And they deny Slice owner’s request to move closing time from 1 to 1:30 a.m.
The Town Council, sitting as the Board of Licensures, told Low Key owner Zach Flanders the Main Street bar’s failure to curb police interactions put it in peril regarding its liquor license renewal, at a meeting Monday night. Flanders, with Low Key lawyer Sean O’Leary, argued they deserved the benefit of the doubt while cases remain pending in municipal court.
“We vigorously oppose the alleged violations,” O’Leary said.
According to Town Solicitor Andy Teitz, Low Key has four active EG Municipal Court summons, covering a total of six separate infractions, including serving liquor after hours, playing music after hours, and knowingly permitting consumption or possession of alcohol by minors. The court will take up the infractions at its Jan. 4 session. He added that police had been called to the bar 16 times between Nov. 12, 2022, and Oct. 7, 2023.*
Liquor and victualling licenses come up for renewal in East Greenwich every Dec. 1. Businesses must supply certain information – including proof of insurance, proof of taxes (both state and local) paid. And, in the case of Low Key, the town wants resolution of the municipal court cases before renewing their liquor license. Because the cases won’t be heard until January, councilors granted Low Key an extension to January so the bar could remain open, but not before one councilor expressed her opposition.
“Low Key is not good for our town,” Councilor Caryn Corenthal said. “You are not a good partner here, really not. I went to your opening – you have a beautiful place. I wanted you to succeed.”
That feeling has faded, she said, based on what Corenthal said she’d read in the town’s police log and heard anecdotally.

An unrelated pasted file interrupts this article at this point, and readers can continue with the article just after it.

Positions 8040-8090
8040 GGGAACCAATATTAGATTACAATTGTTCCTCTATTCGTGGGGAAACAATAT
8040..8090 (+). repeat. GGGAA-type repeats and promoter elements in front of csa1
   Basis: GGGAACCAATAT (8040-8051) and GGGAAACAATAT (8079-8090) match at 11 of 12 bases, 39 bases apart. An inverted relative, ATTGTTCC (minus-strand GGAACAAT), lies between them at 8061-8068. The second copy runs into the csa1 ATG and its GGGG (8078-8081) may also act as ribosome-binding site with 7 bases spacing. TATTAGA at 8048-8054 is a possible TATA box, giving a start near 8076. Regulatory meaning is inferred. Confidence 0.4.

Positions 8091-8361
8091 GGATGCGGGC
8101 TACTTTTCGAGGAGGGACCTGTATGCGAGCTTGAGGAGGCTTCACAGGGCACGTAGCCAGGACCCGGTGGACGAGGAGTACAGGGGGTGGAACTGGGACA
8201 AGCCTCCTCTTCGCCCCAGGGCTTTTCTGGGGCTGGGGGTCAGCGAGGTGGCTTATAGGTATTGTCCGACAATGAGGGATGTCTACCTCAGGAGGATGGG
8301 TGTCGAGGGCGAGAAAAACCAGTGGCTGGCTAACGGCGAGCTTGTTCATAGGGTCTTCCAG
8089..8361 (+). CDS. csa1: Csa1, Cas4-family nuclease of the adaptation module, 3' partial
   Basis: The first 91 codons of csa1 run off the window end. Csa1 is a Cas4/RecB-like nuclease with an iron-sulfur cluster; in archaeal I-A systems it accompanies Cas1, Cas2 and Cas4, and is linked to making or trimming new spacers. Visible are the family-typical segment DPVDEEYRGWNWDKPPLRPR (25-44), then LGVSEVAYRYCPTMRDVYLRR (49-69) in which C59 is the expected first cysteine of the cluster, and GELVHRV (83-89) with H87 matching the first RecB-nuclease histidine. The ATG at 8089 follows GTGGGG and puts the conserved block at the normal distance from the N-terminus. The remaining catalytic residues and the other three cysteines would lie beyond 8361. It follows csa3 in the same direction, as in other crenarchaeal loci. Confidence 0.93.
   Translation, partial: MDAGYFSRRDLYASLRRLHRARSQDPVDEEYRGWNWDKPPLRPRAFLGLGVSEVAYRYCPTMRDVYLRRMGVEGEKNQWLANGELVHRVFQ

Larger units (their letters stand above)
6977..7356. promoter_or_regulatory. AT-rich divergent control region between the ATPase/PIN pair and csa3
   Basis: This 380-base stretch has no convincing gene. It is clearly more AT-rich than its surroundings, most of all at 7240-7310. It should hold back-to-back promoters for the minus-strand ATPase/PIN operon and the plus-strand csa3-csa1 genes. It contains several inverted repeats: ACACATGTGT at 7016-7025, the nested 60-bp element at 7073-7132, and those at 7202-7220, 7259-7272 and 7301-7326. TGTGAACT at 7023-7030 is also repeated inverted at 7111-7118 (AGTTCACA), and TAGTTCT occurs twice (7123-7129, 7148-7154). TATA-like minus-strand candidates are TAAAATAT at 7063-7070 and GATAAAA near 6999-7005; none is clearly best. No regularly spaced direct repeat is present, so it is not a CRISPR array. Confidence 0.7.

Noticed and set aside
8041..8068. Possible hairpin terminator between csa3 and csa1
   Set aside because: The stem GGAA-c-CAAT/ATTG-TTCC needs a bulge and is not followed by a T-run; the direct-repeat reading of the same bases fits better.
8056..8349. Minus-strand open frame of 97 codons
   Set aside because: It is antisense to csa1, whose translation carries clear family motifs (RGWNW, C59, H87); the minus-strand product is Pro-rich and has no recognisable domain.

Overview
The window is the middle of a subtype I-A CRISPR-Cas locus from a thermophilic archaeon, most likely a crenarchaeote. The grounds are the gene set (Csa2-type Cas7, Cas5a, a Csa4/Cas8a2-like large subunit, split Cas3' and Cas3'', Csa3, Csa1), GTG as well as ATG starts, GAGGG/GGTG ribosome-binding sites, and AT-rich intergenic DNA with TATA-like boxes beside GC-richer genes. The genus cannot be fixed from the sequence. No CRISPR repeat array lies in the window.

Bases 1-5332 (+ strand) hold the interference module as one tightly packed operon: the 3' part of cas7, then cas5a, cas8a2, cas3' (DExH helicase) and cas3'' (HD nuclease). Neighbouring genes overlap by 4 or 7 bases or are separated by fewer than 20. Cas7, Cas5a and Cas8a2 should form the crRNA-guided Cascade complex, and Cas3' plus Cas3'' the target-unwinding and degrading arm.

“I would not vote to extend your license. I don’t think you should have a business, frankly.”
Low Key, which opened in September 2021, has attracted a younger, late-night crowd. Councilor Mike Donegan said agreeing to hire a police detail on Friday and Saturday nights could help convince the panel to approve the extension but Flanders said that was unnecessary because they have private security and he noted he’d replaced the security firm recently. Councilor Mike Zarrella said Low Key had to have a police detail for New Year’s Eve. The town does grant a later closing time on New Year’s Eve for those establishments that seek it – they can stay open until 2 a.m. instead of 1 a.m., though with no liquor served after 1 a.m. Flanders eventually agreed to hire a police detail for New Year’s Eve.
According to Donegan, it was a question of safety.
“We have a robust downtown,” he said. “We’re very sensitive toward helping businesses survive, but … this is truly a safety question for us. It really is.”
The council voted 3-1 to extend Low Key’s license to Jan. 8 (the date of the first Town Council meeting after Low Key appears in Municipal Court), with Corenthal voting against. Renu Englehart was absent.
Also Monday night, the Town Council denied a request from Jason Kindness, owner of the Main Street pizza shop Slice, to allow the shop to stay open until 1:30 a.m. Kindness said there is a demand for pizza after the bars close at 1 a.m. and he said they have security on site to monitor the shop for the last hour or so of business.
Town Manager Andy Nota said allowing Slice to stay open until 1:30 a.m. would change the dynamic on Main Street (where all other businesses would have to close at 1).
“We’re trying to find an equilibrium that allows us to have a particular kind of district,” said Nota. “It’s still a small town … it’s still a small [police] department. It’s about our ability to manage incidents when they occur.”
Since Slice is a takeout place, Nota said, the argument that it could potentially slow down someone who had been drinking from getting behind the wheel of a car was less persuasive.
“I take a lot of care and attention,” said owner Kindness. “I think we all want the same thing…. I ask for consideration to give us a shot to manage it. I’m happy to come back anytime for a reconsideration.”
In the end, however, the council sided with Nota’s arguments, voting 4-0 against the 1:30 a.m. closing time.
*Editor’s note: This paragraph was amended 12/1/23 at 7:30 a.m.